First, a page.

The Real Issue With Shooters’ Campaigns

For whatever reason, modern FPS games get a bad rap these days when it comes to their single player campaigns. That partially due to the rise of console online multiplayer becoming more popular, which lets more people play that might not normally do that. Because more gamers are playing online now, developers are putting a lot more time into crafting a multiplayer mode that has longevity, depth, and a strong social element. In order to do accomplish that, that might mean that the single player has to take a back seat. It’s a pretty standard internet argument against Call of Duty – every game is the same thing, and the single player is an afterthought. I would argue that the Call of Duty campaigns are far from the worst experiences out there. Look at another FPS from the last few years – Bulletstorm – developed for a single player experience, I wouldn’t say that it is a better experience than any of the Call of Duty games.Call of Duty: Ghosts

That having been said, this past round of shooters – Battlefield 4 and Call of Duty: Ghosts committed one of the worst offenses that I think any campaign can. It amazes me, that in 2013, the two biggest shooters of the year would release campaigns with silent protagonists. That might have worked back in the Doom, Quake, and Unreal day, but as the general overall quality of games has gone up, the mute protagonist I don’t think really has a place in modern story-based gameplay. In some cases, notably in RPG’s you can get away with a silent protagonist, but the best examples of those games have some level of characterization through dialogue trees. In both Ghosts and Battlefield there are a number of moments, both in game and in cutscenes, where the other NPC’s directly ask questions to your character – who responds by staring back at them blankly. Now for some gamers, that might be fine; but I think that that course of action kills the immersion, taking me right out of the story. It’s especially frustrating in the Call of Duty games, where silent protagonists gain the ability to speak in between games – Soap from Modern Warfare 1 tois a major example. I think it was especially grating last year since BioShock Infinite showed that an FPS can have a fully characterized player protagonist, who voices his thoughts and answers questions asked of him, and still have a fantastic experience.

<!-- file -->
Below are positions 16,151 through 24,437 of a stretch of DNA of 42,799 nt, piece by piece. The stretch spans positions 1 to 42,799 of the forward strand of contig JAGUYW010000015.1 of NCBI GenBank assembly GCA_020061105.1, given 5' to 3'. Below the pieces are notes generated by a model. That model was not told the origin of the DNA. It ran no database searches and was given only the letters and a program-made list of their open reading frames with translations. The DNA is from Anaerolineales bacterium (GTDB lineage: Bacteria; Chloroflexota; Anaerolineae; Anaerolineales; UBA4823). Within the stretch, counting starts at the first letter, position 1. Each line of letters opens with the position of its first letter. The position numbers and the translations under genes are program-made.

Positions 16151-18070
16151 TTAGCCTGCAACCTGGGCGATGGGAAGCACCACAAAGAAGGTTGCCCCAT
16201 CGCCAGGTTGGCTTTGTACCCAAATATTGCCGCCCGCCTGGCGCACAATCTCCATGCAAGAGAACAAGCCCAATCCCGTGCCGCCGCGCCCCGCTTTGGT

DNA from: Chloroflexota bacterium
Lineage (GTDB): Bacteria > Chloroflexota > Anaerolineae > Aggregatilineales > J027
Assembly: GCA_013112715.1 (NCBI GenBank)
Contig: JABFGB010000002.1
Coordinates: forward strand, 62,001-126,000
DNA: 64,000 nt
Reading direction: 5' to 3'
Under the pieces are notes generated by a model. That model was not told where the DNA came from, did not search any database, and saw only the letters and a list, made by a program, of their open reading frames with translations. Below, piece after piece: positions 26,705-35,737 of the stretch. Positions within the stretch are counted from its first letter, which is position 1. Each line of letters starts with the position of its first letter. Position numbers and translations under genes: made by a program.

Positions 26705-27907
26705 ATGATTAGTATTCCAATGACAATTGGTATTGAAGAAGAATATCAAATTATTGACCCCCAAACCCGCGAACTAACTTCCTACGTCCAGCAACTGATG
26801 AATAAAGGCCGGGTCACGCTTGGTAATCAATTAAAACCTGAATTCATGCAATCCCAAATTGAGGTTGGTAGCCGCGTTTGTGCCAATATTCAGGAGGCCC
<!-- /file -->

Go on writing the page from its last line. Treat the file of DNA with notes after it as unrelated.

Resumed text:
Battlefield 4

This coming year I think will be an interesting one when it comes to shooters. As of this writing, there hasn’t been a new Call of Duty announced, although we all know one is coming; and while Microsoft has said a Halo game is coming this year, I have a feeling it will be the Halo 2 Anniversary Edition that’s been rumored for a while, since it’s the ten year mark for it. Add in that Battlefield hasn’t really been a yearly series, and Medal of Honor is all but dead, I think that leaves the door open for the two new kids in school – Titanfall and Destiny. Both look like they are taking new, unique approaches to the genre, in terms of blending story and multiplayer. Titanfall has said that they won’t have a traditional campaign, instead telling the story through the online multiplayer. Destiny looks like it’s blending shooters, RPGs and the persistent world of MMOs to craft a truly unique and new experience. All that’s left now is to just wait for March and September.